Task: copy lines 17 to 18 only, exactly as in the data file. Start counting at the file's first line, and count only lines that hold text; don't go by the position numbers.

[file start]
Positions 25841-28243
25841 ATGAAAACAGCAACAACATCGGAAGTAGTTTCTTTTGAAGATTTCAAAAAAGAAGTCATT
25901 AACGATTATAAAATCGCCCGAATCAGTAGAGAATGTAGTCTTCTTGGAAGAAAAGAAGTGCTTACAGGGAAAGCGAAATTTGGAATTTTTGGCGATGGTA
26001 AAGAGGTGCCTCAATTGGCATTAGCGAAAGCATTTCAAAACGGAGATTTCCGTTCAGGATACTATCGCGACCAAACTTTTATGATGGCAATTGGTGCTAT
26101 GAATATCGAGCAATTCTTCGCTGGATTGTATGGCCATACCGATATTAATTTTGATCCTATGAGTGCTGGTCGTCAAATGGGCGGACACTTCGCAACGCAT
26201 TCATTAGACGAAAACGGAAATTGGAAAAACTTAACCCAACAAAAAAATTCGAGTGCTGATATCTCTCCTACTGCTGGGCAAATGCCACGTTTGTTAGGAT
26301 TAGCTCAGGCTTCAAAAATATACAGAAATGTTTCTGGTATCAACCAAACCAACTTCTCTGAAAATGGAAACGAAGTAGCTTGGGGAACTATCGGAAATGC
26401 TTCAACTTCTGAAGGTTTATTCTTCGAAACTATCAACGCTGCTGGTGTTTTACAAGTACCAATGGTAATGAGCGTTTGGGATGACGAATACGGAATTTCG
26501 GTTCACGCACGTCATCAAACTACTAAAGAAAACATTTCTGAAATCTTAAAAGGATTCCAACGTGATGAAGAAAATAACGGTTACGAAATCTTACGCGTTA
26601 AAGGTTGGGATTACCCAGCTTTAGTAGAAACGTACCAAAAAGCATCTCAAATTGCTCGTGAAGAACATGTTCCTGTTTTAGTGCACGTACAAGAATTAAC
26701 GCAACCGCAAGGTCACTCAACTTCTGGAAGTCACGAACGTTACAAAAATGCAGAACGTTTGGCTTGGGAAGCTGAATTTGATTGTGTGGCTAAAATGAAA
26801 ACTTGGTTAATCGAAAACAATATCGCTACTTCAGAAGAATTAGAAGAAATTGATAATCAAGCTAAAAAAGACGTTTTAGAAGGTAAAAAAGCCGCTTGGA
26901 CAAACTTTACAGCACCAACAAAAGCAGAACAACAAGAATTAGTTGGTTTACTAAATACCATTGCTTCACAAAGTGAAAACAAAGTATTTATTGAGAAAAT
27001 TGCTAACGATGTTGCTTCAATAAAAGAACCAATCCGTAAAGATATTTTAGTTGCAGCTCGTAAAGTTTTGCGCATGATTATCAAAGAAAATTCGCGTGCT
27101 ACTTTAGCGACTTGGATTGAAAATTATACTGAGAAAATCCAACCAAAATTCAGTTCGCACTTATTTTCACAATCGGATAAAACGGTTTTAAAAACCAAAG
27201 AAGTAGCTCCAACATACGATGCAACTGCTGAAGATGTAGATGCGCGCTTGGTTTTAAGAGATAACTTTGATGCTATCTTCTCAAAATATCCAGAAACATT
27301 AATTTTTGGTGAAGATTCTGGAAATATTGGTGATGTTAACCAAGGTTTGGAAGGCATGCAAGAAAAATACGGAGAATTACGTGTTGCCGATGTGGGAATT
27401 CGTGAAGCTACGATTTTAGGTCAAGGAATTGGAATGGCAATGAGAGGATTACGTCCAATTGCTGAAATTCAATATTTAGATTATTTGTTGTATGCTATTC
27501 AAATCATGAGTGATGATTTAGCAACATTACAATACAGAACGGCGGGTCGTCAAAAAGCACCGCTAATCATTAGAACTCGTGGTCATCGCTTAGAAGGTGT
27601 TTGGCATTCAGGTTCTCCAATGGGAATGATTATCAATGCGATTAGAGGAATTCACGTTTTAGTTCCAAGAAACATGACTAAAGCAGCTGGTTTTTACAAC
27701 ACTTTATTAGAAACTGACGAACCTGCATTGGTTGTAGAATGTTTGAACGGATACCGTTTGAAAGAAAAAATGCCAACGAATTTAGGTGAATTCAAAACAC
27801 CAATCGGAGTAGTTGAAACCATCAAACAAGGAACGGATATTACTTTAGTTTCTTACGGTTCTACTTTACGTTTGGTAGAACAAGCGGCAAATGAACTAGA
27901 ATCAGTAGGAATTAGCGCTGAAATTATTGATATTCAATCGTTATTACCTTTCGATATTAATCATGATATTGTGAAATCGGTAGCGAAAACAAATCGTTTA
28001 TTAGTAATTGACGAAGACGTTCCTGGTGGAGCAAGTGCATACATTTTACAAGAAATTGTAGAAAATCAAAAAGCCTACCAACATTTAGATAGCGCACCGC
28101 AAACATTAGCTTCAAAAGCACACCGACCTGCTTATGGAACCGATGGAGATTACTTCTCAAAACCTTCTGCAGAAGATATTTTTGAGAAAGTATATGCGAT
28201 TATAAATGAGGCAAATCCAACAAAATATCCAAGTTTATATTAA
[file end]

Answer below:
27301 AATTTTTGGTGAAGATTCTGGAAATATTGGTGATGTTAACCAAGGTTTGGAAGGCATGCAAGAAAAATACGGAGAATTACGTGTTGCCGATGTGGGAATT
27401 CGTGAAGCTACGATTTTAGGTCAAGGAATTGGAATGGCAATGAGAGGATTACGTCCAATTGCTGAAATTCAATATTTAGATTATTTGTTGTATGCTATTC